A Way of Life-Chaat

You guys, our libraries are OPEN. I must say the book pick-up process has been pretty user friendly for the past year but I was so excited when I pulled up and saw the “we are open!” sign.

There was quite the wait list for Maneet Chauhan’s lastest cookbook Chaat, so when I finally got it, I couldn’t wait to dig in. After choosing a few recipes to try, then came the hunt for the ingredients. Not wanting to go to all of the stores looking for a few key ingredients, I improvised.

But first. Gouda turned 3 years old on July 4th. Part sweetheart part asshole, she didn’t even say thank meow.

Back to Chaat. I didn’t even know what chaat was, I just knew that there were different varieties out there, such as Paneer chaat and Aloo chaat. I found that the word describes a way of Indian life, more than just street food snacks. After more reading I learned that there are many regional variations of chaat but all of them have one thing in common. Each recipe of chaat has a combo of five essential components; the base, the sauce, the crunch, the vegetables and the umami. After that, the creative mashup is up to you.

We chose to make the Tabakh Maaz (twice-cooked caramelized ribs) and the Gajar ka Halwa (carrot pudding with pistachios and saffron). And obviously I would also make the cilantro-mint chutney because that is always a must at every Indian meal.

Back to the ingredient hunting. You guys, we have international markets on every corner but I could not find Paneer and I could not find lamb ribs. Turns out that paneer is easy enough to make and pork ribs would be a quick pinch substitute that would end in an abundance of food moaning.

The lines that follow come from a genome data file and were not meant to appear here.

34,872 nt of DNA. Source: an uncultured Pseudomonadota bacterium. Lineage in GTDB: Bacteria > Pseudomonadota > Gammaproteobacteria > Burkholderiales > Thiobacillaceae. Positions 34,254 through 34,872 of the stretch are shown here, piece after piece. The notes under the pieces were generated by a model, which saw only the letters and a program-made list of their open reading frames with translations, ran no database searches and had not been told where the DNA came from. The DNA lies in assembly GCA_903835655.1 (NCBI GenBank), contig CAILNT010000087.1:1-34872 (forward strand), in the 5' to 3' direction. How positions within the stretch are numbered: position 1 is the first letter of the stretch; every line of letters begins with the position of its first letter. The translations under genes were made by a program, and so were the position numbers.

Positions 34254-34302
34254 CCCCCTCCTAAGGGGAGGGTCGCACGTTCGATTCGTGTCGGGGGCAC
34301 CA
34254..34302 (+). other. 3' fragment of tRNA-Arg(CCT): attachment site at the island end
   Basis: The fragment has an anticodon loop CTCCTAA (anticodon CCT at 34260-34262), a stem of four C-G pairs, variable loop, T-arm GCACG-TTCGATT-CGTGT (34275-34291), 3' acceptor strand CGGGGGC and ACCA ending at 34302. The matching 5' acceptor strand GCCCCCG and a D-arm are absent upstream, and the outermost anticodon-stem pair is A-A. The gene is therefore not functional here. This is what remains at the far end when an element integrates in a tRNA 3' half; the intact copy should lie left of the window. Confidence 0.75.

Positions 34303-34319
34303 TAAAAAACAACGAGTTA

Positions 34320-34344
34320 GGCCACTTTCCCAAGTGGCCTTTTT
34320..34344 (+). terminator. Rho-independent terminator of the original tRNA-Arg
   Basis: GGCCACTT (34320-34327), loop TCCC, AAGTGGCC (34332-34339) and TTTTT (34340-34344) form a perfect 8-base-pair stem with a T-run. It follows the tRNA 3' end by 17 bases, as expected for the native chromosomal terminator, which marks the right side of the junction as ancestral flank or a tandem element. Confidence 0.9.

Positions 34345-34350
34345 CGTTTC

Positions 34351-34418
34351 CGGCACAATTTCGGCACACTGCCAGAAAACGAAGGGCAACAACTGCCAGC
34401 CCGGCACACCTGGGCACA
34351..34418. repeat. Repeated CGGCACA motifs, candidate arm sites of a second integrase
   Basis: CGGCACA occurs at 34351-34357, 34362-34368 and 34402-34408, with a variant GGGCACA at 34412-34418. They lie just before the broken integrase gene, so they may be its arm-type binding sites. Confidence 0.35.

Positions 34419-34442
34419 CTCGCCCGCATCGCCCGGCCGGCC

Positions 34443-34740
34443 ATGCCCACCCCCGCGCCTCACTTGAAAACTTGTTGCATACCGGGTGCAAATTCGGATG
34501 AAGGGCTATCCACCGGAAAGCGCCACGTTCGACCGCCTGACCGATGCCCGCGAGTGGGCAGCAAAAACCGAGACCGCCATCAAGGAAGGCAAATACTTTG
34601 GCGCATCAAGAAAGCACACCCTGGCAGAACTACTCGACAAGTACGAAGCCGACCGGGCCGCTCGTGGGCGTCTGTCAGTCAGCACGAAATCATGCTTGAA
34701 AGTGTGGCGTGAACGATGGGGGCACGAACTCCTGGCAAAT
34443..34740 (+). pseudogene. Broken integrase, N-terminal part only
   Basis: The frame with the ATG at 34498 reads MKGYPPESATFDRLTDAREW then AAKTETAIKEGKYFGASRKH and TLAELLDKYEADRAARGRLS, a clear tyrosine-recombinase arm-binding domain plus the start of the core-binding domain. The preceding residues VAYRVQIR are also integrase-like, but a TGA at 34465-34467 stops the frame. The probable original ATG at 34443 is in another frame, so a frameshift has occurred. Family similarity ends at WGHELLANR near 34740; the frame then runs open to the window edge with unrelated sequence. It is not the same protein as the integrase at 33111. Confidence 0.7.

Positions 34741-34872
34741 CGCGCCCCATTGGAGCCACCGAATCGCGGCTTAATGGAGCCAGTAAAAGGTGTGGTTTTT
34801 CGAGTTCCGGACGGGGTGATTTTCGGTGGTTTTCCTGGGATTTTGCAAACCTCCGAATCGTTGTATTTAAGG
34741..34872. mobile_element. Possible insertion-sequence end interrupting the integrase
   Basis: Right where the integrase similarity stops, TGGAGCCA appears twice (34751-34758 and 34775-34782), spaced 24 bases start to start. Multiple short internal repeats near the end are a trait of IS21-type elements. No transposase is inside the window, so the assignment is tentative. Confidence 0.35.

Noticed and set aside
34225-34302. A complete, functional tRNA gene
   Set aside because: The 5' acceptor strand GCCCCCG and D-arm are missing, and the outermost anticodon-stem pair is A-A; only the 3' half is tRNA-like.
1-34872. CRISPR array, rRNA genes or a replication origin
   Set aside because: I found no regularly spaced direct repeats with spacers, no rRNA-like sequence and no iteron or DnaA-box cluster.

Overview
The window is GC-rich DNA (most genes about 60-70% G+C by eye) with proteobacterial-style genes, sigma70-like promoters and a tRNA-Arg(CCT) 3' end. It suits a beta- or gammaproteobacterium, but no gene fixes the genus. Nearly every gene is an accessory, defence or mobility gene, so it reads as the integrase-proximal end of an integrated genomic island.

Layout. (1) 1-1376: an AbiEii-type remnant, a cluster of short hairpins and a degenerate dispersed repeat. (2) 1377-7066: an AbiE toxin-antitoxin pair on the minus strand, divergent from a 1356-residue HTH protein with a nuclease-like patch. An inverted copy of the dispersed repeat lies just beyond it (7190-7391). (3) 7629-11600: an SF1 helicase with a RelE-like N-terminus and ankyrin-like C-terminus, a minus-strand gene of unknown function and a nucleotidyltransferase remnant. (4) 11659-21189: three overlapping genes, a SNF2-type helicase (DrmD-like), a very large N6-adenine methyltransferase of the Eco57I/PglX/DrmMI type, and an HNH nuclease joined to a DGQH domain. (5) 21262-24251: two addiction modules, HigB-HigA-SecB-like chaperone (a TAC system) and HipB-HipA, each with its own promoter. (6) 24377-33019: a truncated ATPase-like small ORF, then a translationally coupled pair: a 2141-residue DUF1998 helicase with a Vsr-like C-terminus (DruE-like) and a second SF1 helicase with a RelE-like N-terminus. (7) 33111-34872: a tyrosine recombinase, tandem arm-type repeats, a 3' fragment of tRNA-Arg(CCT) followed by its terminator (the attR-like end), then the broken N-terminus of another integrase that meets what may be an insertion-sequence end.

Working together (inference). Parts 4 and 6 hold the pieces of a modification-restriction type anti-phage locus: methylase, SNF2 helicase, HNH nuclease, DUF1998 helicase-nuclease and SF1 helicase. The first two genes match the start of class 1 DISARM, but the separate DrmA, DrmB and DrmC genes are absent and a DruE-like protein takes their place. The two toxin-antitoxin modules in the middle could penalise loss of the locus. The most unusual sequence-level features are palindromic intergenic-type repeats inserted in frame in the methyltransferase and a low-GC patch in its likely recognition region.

I took an entire afternoon to make this meal, dipping into the sun every so often.

First up, make the cheese. Paneer, a farmer’s cheese made with milk, lemon and salt. That’s it, that’s the recipe.

Next was the carrot pudding, although the final product tasted amazing, the end result did not turn out how the cookbook promised. And no, it was not user error. Somehow grated carrot boiled in saffron, cardamom and milk was supposed to turn into a velvety pudding consistency. This did not happen and I even let it simmer for a lot longer than suggested. This picture is what I had after the recommended 30 minutes.

Nothing like pudding. I even used the emersion blender at the end but still no avail. This recipe just didn’t work, although it sure did taste good.

The cilantro-mint chutney came together in under five minutes, however I didn’t seed all five of the serrano’s because I like to live on the edge of pain.